Service Robotics in Challenging Environments
For the last six decades, we have witnessed the gradual robotic colonization of industrial spaces with great success. These spaces are often specially adapted for robots, so that they can perform their tasks as precisely and efficiently as possible. Robotics has slowly started its journey from industrial environments to service environments by developing systems to assist humans, typically by performing jobs that are dirty, dull, distant, dangerous, or repetitive.
Service robotics encompass a broad field of applications, most of which having unique designs. Differently to industrial robots, service applications are commonly developed in rich/complex dynamic scenarios, where the robot must explicitly consider uncertain in both perception and action. To deal with such a variety of environments and applications, service robotics span equally grounded, aerial, and underwater systems.
Thus, many of these service applications requires of GPS-denied localization, motion planning in dynamic or partially unknown environments, limited robot perception, specific computer vision skills, limited communications, or complex decision making, to name a few. Although robot autonomy has advance significantly in the last years, many of the solutions to these requirements in the state of the art lack the robustness and reliability required work in challenging environments. Elements as low visibility, fog, dynamic environments, or partial environment information use to degrade the quality of the solutions.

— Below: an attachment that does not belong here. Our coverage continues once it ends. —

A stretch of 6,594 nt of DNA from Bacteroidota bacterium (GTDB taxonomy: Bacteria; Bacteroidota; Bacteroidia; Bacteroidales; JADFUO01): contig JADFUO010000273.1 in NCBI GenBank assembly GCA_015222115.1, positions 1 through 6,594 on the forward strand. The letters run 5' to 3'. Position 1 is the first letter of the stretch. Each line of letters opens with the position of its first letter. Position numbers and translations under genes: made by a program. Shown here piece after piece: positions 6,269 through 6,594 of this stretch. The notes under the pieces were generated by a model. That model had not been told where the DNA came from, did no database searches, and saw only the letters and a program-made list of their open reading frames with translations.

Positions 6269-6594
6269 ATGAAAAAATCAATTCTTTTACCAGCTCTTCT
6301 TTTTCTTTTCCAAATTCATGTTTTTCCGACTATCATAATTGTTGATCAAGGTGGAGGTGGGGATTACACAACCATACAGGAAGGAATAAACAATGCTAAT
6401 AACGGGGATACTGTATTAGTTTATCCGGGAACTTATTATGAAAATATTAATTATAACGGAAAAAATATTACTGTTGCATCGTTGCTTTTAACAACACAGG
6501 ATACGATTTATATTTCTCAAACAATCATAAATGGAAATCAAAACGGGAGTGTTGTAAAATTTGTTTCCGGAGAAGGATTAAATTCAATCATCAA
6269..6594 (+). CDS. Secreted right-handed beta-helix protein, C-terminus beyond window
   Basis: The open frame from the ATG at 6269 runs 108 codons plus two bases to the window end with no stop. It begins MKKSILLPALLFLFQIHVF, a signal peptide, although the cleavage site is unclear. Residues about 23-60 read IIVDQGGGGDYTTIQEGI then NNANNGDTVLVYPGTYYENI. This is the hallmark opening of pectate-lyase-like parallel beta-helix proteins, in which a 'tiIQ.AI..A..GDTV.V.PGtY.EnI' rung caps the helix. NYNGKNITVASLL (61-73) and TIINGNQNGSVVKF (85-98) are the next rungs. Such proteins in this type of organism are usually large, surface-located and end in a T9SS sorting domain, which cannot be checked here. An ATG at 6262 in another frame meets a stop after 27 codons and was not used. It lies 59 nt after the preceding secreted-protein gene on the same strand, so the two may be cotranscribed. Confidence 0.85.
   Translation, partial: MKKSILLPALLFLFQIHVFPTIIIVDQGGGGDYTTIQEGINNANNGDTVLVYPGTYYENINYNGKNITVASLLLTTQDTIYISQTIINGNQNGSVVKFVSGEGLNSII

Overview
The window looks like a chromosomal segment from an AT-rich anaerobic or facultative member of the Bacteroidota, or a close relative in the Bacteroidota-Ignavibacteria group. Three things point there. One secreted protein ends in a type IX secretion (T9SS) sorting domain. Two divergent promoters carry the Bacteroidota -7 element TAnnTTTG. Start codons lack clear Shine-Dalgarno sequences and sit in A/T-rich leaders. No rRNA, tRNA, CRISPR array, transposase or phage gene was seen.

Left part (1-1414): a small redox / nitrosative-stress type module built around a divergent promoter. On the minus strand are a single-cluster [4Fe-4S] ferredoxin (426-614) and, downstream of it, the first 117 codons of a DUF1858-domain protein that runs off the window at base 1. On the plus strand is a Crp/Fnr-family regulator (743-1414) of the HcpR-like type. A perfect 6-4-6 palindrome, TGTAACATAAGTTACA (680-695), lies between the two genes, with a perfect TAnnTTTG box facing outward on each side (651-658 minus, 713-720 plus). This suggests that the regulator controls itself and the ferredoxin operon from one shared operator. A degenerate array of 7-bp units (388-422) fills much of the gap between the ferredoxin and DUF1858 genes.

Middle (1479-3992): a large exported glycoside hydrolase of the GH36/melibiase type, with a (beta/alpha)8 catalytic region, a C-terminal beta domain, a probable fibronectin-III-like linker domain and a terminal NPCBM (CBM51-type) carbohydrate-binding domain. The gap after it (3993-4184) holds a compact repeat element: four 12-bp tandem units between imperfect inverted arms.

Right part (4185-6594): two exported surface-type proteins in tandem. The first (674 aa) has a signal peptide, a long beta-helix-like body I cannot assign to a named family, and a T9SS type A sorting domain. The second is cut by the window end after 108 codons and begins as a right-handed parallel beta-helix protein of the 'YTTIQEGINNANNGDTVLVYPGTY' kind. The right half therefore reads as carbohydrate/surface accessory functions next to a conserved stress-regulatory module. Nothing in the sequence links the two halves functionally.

This special session will focus on the robot technologies (perception, planning, localization, actuation) required to develop autonomous or semi-autonomous tasks in challenging environments out of factories, including but limited to:
• GPS-denied localization
• Control in complex environments (slippery terrains, wind turbulences, ocean currents, etc)
• Planning in dynamic scenarios
• Reliable inter-robot communications
• Perception in low visibility
• Mapping or SLAM in low visibility
• Reliable/robust multi-sensor estimations
Robot perception in low visibility environments
Reliable robot localization and SLAM in GPS-denied environment
Robot planning in dynamic and partially known environments
Robot control in complex scenarios
Fernando Caballero, Universidad de Sevila, Spain
Pascual Campoy, Universidad Politécnica de Madrid, Spain
Luis Merino Cabañas, Universidad Pablo de Olavide, Spain
Juan Andrade Cetto, CSIC: Instituto de Robótica e Informática Industrial, Spain
Alberto Ortiz Rodriguez, Universidad de las Islas Baleares, Spain
Arturo de la Escalera Hueso, Universidad Carlos III de Madrid, Spain
José María Armingol Moreno, Universidad Carlos III de Madrid, Spain
Danilo Tardioli, Centro Universitario de la Defensa, Spain